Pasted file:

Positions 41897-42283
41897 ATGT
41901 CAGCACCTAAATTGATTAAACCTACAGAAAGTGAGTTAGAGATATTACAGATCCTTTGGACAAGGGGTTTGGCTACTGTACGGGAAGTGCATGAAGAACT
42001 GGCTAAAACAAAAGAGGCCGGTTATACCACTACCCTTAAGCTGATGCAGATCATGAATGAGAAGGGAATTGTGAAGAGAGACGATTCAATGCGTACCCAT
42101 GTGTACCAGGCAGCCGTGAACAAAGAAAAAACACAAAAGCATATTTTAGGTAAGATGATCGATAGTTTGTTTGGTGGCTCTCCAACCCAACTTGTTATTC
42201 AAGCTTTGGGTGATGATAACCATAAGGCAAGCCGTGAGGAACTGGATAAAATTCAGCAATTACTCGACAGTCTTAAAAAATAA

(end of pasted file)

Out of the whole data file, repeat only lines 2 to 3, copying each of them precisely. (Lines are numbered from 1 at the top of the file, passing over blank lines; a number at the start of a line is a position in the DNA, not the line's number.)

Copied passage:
41897 ATGT
41901 CAGCACCTAAATTGATTAAACCTACAGAAAGTGAGTTAGAGATATTACAGATCCTTTGGACAAGGGGTTTGGCTACTGTACGGGAAGTGCATGAAGAACT